Packers Drive Rewind: Good-Bye Running Game?

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Mason Crosby Packers-49ers
Mason Crosby ties the game at 24-24 when the Green Bay Packers settle for a field goal on a third quarter drive.

Hopefully we’ve let enough time pass to take a look at this game again. The embarrassing effort by the defense shouldn’t overshadow some of the positive things that happened on offense. Though even they let mistakes get in their way at the most inopportune times…

The Situation

It’s the second half of the Divisional Round game, and both teams have started the third quarter with a three-and-out drive each. The Packers are trailing the 49ers by a field goal (21-24) and are looking to gain back the momentum they lost in the first half. They start their drive at their own 11-yard line after Randall Cobb fails to advance the punt.

The Result

Mike McCarthy calls his first drive of the game sans DuJuan Harris. Looking to get something going, he puts his five best receivers on the field for Aaron Rodgers to work with: Greg Jennings, Randall Cobb, James Jones, Jordy Nelson, and Jermichael Finley. They drive down the field in a no-huddle offense, gaining 76 yards and eating up only 3 minutes and 31 seconds on the clock. Their efforts stall in 49ers territory, however, and the Packers are forced to attempt a field goal. Crosby ties the game at 24-24.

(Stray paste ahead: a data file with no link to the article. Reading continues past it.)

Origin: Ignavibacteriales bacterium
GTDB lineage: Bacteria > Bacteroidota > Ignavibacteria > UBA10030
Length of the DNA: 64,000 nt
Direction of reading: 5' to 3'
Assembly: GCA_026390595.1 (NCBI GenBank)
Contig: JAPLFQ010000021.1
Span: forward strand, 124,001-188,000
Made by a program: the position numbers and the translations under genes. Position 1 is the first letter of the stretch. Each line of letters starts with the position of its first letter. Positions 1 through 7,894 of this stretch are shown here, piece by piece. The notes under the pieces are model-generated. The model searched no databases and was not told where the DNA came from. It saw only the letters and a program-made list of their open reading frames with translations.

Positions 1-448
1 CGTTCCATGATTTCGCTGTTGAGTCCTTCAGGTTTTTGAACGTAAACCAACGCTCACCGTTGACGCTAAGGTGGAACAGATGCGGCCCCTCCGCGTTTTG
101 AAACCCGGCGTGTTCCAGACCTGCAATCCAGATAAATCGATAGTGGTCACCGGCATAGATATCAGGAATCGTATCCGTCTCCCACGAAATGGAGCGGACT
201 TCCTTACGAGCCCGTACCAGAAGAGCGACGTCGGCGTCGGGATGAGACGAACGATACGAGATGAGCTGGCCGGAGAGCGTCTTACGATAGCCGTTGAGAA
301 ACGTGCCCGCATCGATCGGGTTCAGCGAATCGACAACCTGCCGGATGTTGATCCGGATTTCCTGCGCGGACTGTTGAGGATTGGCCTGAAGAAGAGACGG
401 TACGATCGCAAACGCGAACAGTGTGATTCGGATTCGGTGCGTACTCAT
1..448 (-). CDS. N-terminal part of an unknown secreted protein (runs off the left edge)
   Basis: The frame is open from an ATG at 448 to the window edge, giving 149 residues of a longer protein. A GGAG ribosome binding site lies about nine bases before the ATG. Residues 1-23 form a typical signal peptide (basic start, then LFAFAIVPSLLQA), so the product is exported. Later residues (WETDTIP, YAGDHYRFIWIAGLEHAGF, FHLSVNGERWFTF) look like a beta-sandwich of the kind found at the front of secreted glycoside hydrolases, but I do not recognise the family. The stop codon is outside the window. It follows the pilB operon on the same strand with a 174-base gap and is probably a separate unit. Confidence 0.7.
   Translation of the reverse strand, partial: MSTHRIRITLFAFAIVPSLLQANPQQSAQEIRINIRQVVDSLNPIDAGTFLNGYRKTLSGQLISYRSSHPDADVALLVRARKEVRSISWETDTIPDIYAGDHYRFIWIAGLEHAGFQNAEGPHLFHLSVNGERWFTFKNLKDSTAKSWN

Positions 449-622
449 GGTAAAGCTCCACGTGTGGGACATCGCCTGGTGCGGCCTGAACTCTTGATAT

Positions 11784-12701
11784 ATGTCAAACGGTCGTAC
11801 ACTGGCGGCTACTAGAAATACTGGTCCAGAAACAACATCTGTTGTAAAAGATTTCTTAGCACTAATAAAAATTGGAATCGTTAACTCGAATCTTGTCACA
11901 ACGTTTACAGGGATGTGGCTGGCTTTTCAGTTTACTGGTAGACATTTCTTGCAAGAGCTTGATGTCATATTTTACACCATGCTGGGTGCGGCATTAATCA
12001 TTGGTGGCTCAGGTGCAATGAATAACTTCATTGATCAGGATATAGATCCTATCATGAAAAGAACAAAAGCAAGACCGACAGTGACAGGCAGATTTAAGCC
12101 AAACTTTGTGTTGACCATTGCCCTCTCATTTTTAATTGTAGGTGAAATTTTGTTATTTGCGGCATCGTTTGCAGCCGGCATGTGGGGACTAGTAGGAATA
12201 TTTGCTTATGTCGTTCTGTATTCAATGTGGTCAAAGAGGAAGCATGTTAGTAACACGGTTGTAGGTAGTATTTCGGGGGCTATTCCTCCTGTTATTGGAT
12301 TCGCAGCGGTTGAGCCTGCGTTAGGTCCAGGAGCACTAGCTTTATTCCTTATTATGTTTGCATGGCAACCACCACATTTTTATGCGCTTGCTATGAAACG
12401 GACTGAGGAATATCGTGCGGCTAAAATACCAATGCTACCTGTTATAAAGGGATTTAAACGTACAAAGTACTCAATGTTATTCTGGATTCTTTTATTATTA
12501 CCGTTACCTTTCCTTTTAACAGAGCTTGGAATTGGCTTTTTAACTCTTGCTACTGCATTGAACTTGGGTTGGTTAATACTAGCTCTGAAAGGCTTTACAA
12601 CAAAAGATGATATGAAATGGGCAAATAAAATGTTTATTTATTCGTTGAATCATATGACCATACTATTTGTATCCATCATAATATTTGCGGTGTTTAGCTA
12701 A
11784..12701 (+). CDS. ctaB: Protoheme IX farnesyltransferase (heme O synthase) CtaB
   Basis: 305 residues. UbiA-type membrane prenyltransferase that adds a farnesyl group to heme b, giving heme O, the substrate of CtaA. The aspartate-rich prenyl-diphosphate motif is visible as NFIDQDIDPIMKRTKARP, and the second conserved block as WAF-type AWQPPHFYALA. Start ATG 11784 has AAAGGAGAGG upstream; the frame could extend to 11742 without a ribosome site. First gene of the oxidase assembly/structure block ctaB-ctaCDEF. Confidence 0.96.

Play 1: Rodgers to Jennings for 2 yards

Despite being on their own 11-yard line, the Packers show their hand immediately on this first play. McCarthy has Rodgers alone in the backfield with his five receivers taking off at the snap. They run some short-route concepts here with Cobb an option for a bubble screen. San Francisco is content to keep things in front of them, running (mostly) a zone scheme. Safety Dashon Goldson has his sights set on Cobb, though, forcing Rodgers to hit Jennings on the out route to his right.

If nothing else, this play gets the engine primed for the upcoming drive.

Play 2: Rodgers to Jennings for 30 yards

Give Rodgers a nice clean pocket with time to spare and he’ll make these plays just about every time. Cobb starts out in the backfield, but motions to the left slot. On the right side, Jennings runs a deep fly route to stretch the defense. With the corner playing inside leverage and the safety running deep, Rodgers is able to connect with Jennings on the back shoulder throw. The safety is in position to make the immediate tackle, but it’s not enough to stop a 30-yard gain that really gets the offense’s motor going.

You also have to admire Jenning’s play on the ball, turning at just the right time to keep the defenders away from the catch.

Play 3: Rodgers to Nelson for 8 yards